‘I have been present where male students have discussed other female students – and women in general – in sexual and quite aggressively negative ways; when myself or others have expressed discomfort, we have been mocked and ostracised from that social group (not necessarily a bad thing to know who the idiots are, but it is difficult to have a working relationship with someone who you know regards all women as inferior, or as sexual objects).’ – Hidden Marks survey respondent

Physical harassment on campus

With regard to physical harassment, 34 % of respondents of the Hidden Marks survey said they had experienced one or more of forms of physical harassment during their time as a student. Students were most likely to report that they have had their bottom groped, pinched or smacked in a students’ union or at a union event (19%) with 14 per cent reporting this happening in and around their institution. 6 per cent stated that their breasts have been touched without their consent in a students’ union, and a further 5 per cent reported this happening to them in their institution. 6 per cent have been ‘flashed’ at in and around their institutional buildings. The Hidden Marks survey also asked students whether they had been subject to unwanted sexual contact (unwanted kissing, molesting or touching including through clothes) whilst they have been a student, but not necessarily on campus. 16 per cent of respondents said that this had happened to them during the course of their student experience so far.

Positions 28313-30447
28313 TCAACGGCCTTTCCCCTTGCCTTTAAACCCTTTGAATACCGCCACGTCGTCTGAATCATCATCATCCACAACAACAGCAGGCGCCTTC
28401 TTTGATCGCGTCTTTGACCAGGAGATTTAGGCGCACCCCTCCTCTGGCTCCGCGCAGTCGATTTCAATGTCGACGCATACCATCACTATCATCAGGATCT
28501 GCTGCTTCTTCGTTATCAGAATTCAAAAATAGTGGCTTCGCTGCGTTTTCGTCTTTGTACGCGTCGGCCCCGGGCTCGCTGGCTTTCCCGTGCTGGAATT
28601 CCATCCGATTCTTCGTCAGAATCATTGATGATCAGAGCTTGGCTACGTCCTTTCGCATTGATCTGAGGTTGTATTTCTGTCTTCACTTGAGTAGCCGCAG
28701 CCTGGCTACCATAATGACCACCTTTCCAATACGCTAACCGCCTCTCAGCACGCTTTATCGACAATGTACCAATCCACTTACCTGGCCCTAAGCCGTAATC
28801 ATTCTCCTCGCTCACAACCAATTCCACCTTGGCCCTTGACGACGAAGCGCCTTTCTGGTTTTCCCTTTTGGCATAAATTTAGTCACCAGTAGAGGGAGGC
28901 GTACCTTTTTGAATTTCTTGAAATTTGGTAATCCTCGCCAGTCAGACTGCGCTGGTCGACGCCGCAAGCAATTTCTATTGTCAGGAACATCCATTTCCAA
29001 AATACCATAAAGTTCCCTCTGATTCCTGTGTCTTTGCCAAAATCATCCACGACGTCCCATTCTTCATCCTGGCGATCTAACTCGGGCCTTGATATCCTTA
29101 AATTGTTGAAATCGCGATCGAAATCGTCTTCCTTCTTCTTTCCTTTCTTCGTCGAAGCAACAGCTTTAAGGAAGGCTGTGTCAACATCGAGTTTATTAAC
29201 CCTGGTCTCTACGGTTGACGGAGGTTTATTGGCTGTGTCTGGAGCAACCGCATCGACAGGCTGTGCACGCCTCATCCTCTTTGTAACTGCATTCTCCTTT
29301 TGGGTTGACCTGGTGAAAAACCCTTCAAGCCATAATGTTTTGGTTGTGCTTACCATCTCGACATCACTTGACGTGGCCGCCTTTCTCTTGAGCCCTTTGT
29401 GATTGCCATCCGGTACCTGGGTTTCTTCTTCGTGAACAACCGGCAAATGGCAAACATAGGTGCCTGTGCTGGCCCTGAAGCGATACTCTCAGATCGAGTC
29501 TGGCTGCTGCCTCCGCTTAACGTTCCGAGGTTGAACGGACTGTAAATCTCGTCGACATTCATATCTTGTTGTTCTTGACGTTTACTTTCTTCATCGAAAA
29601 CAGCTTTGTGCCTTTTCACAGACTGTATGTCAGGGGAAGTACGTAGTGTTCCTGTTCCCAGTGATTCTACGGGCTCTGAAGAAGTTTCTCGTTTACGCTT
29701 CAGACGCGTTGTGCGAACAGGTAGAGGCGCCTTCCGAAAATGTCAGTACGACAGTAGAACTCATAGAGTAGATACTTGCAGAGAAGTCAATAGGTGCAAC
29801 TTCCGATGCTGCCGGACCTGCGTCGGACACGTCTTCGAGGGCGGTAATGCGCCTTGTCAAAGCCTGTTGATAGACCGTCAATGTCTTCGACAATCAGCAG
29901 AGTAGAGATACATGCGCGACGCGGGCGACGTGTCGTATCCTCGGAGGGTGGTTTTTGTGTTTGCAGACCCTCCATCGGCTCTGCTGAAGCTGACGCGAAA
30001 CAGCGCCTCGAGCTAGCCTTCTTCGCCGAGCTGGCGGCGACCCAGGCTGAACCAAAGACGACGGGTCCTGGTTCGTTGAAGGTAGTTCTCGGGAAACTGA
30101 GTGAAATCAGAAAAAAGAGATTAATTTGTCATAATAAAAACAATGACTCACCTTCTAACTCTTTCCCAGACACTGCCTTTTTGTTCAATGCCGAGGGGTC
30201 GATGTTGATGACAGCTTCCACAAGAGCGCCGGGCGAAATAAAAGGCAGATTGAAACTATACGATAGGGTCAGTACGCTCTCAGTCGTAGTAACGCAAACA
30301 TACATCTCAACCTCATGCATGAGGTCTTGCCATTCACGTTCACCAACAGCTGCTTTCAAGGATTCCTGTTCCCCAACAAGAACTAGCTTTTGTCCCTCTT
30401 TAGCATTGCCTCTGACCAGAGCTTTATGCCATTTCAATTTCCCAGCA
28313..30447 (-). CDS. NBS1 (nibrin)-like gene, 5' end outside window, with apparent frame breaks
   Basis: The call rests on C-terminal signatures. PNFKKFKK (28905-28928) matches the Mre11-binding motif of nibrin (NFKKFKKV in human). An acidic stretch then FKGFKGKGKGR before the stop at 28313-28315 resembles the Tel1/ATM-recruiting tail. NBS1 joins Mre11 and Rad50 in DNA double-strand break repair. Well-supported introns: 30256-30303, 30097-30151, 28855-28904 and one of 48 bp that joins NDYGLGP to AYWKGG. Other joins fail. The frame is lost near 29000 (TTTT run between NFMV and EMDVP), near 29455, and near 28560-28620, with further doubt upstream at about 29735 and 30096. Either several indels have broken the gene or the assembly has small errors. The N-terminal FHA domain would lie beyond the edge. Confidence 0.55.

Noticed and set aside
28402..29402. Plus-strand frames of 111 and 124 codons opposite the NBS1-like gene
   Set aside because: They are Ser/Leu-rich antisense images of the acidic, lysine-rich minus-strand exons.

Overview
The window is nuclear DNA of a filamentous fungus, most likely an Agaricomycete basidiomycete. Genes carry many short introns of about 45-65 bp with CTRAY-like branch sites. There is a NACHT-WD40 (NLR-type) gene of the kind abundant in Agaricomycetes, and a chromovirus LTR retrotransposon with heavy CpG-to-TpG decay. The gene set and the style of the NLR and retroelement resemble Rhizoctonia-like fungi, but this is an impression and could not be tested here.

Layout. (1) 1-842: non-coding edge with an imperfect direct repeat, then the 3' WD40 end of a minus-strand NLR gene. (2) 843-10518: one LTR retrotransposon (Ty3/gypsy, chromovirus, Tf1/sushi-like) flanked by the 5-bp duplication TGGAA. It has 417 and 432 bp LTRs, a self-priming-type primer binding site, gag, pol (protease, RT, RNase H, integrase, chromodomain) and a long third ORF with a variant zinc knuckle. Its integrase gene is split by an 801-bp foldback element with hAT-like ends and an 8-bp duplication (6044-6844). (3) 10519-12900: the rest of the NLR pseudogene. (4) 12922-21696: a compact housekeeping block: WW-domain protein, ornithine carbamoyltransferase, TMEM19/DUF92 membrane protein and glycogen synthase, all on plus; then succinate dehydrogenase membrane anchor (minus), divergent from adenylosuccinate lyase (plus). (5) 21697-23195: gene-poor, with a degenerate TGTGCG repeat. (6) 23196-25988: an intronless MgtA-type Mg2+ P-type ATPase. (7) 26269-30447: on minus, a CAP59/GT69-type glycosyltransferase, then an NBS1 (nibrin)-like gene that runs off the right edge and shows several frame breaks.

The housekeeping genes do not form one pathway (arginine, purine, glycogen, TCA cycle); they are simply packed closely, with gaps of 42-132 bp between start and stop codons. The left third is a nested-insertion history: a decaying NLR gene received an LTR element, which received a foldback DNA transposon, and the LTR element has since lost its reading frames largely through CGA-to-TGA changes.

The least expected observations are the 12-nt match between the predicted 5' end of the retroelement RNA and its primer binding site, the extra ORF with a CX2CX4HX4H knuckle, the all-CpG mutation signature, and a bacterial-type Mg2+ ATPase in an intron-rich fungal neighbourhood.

‘I was approached by a group of male students as I was walking out of my halls of residence and they were all shouting sexual things at me and then one of them approached me, grabbed me around the waist and then started to touch my breasts and bottom. He was saying things like ‘you know you want this’ and ‘you know you’re up for this’.’

– Hidden Marks survey respondent

‘I have been repeatedly groped/smacked on my bottom on several occasions whilst in student clubs and bars, and when I have confronted the men they have either seemed shocked/embarrassed that I didn’t like receiving this kind of attention or have found it funny that I have been unhappy.’

– Hidden Marks survey respondent